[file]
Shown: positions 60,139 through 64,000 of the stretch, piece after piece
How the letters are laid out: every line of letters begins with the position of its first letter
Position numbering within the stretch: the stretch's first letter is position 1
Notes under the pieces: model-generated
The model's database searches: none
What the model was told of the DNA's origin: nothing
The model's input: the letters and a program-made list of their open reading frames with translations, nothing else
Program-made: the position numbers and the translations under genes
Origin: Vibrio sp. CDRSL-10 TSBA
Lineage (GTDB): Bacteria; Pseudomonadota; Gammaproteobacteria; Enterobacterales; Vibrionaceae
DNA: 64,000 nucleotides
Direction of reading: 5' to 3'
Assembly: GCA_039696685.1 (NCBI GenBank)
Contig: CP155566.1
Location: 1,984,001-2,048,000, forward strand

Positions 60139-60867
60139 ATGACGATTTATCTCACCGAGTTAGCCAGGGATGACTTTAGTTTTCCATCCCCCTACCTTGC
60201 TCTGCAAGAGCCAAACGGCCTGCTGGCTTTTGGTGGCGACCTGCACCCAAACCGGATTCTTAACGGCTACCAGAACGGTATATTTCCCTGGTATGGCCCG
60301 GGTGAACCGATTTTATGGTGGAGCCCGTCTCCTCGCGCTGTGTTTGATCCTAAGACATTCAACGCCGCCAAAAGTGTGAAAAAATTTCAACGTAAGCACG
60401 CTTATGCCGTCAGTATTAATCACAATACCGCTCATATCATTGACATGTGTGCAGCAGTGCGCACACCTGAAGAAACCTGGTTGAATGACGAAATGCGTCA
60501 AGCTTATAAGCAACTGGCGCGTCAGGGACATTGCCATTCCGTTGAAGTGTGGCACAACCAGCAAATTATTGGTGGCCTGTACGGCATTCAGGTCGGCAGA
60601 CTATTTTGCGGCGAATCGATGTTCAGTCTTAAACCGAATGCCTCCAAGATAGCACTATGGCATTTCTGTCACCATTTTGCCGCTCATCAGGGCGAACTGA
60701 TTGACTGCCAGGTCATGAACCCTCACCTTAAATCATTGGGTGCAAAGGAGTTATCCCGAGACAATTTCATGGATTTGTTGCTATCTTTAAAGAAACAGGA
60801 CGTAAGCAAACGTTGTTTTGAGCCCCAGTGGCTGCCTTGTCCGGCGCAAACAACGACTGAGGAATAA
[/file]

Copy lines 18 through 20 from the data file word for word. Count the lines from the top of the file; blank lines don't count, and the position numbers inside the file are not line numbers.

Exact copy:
60201 TCTGCAAGAGCCAAACGGCCTGCTGGCTTTTGGTGGCGACCTGCACCCAAACCGGATTCTTAACGGCTACCAGAACGGTATATTTCCCTGGTATGGCCCG
60301 GGTGAACCGATTTTATGGTGGAGCCCGTCTCCTCGCGCTGTGTTTGATCCTAAGACATTCAACGCCGCCAAAAGTGTGAAAAAATTTCAACGTAAGCACG
60401 CTTATGCCGTCAGTATTAATCACAATACCGCTCATATCATTGACATGTGTGCAGCAGTGCGCACACCTGAAGAAACCTGGTTGAATGACGAAATGCGTCA